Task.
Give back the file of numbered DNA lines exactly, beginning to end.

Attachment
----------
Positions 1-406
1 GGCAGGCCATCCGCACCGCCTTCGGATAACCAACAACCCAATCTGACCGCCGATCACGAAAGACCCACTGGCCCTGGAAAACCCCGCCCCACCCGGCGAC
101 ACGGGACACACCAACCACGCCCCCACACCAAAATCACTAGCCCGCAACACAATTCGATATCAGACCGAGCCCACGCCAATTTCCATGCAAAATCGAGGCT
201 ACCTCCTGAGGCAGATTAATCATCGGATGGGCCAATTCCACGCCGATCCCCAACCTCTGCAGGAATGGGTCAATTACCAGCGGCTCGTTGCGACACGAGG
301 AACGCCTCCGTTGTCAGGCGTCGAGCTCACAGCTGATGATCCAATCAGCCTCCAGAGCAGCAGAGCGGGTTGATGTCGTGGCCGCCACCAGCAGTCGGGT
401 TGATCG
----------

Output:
Positions 1-406
1 GGCAGGCCATCCGCACCGCCTTCGGATAACCAACAACCCAATCTGACCGCCGATCACGAAAGACCCACTGGCCCTGGAAAACCCCGCCCCACCCGGCGAC
101 ACGGGACACACCAACCACGCCCCCACACCAAAATCACTAGCCCGCAACACAATTCGATATCAGACCGAGCCCACGCCAATTTCCATGCAAAATCGAGGCT
201 ACCTCCTGAGGCAGATTAATCATCGGATGGGCCAATTCCACGCCGATCCCCAACCTCTGCAGGAATGGGTCAATTACCAGCGGCTCGTTGCGACACGAGG
301 AACGCCTCCGTTGTCAGGCGTCGAGCTCACAGCTGATGATCCAATCAGCCTCCAGAGCAGCAGAGCGGGTTGATGTCGTGGCCGCCACCAGCAGTCGGGT
401 TGATCG